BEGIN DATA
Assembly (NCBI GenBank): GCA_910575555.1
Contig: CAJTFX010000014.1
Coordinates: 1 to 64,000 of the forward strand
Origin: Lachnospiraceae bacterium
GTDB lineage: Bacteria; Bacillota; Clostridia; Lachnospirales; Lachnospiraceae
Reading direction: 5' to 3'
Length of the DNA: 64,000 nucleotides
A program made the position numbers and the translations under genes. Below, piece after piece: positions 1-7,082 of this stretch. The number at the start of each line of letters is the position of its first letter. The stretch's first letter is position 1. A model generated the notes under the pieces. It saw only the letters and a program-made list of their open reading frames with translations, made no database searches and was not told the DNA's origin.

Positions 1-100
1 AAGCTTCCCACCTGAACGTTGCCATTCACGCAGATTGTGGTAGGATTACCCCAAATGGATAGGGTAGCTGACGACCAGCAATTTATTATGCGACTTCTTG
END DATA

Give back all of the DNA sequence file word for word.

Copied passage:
Assembly (NCBI GenBank): GCA_910575555.1
Contig: CAJTFX010000014.1
Coordinates: 1 to 64,000 of the forward strand
Origin: Lachnospiraceae bacterium
GTDB lineage: Bacteria; Bacillota; Clostridia; Lachnospirales; Lachnospiraceae
Reading direction: 5' to 3'
Length of the DNA: 64,000 nucleotides
A program made the position numbers and the translations under genes. Below, piece after piece: positions 1-7,082 of this stretch. The number at the start of each line of letters is the position of its first letter. The stretch's first letter is position 1. A model generated the notes under the pieces. It saw only the letters and a program-made list of their open reading frames with translations, made no database searches and was not told the DNA's origin.

Positions 1-100
1 AAGCTTCCCACCTGAACGTTGCCATTCACGCAGATTGTGGTAGGATTACCCCAAATGGATAGGGTAGCTGACGACCAGCAATTTATTATGCGACTTCTTG